Letter | Published:

Williamson's Theory of Interspecific Competition

Abstract

IN a recent communication1, Williamson sets out to explore the results of competition between two species of animals living together in the same place. He defines a controlling factor and builds his model on this definition. He says “a car needs more steering on a rough road than on a smooth one” and argues by analogy that a controlling factor is more important in a stochastic than in a deterministic model. Steering is only necessary on any road because the driver wishes to stay alive and reach his destination. Does Williamson imply that controlling factors are necessary because the mathematician wishes to keep his population extant and directed towards his goal? It may be proper for a mathematician to have such a wish but it is scarcely relevant to the study of natural populations since extinction is the usual fate of most populations and probably the inevitable fate of all2.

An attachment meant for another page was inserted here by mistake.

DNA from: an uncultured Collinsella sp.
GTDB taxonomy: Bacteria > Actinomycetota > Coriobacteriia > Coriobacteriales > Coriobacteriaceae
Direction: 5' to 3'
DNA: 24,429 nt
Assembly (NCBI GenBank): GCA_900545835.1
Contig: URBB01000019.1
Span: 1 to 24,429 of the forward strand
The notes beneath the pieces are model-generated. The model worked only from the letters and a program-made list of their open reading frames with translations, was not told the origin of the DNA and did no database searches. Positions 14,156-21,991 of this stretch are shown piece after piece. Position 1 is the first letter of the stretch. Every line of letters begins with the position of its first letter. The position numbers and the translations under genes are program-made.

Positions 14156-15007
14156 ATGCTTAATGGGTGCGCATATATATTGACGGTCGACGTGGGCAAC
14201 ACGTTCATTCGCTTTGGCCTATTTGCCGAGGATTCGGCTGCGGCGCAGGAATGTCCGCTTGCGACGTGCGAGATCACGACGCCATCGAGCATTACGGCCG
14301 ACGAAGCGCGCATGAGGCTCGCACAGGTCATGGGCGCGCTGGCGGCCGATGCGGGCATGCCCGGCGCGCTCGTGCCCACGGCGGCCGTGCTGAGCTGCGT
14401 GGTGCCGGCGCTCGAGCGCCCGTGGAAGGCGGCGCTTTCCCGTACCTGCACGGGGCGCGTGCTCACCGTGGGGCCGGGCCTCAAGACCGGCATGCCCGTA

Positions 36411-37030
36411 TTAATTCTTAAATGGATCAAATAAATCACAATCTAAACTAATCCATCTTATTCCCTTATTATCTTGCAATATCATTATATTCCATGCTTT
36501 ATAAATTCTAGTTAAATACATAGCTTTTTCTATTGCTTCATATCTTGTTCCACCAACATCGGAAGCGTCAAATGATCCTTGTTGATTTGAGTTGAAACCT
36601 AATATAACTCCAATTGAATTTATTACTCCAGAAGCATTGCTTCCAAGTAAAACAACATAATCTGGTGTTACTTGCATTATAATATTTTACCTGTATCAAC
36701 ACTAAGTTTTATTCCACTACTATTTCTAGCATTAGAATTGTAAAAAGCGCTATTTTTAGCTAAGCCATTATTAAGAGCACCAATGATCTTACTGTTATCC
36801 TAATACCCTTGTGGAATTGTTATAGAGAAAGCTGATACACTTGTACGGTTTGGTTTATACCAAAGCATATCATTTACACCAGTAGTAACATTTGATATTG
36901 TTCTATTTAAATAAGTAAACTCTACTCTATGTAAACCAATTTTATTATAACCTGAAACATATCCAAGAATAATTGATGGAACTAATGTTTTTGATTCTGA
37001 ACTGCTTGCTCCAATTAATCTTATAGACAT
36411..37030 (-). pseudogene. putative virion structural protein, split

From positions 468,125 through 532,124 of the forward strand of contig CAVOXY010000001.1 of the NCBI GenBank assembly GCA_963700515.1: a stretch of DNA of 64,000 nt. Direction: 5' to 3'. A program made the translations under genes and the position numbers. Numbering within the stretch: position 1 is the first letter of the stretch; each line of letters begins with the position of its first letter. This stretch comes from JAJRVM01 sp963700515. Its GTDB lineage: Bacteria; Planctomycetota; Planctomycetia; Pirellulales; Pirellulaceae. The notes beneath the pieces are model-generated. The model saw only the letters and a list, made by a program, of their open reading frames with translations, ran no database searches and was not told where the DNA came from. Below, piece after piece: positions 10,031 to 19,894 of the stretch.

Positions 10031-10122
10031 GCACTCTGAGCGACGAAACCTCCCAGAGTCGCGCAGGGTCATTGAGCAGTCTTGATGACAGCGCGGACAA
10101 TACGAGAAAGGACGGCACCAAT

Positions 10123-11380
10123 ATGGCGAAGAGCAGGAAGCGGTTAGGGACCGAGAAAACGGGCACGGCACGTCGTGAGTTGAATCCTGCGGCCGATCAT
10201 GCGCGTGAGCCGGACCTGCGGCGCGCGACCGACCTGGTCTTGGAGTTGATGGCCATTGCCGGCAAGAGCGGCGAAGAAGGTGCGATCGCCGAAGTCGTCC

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References

  1. 1

    Williamson, M. H., Nature, 180, 422 (1957).

  2. 2

    Andrewartha, H. G., and Birch, L. C., “The Distribution and Abundance of Animals” (University of Chicago Press, 1954).

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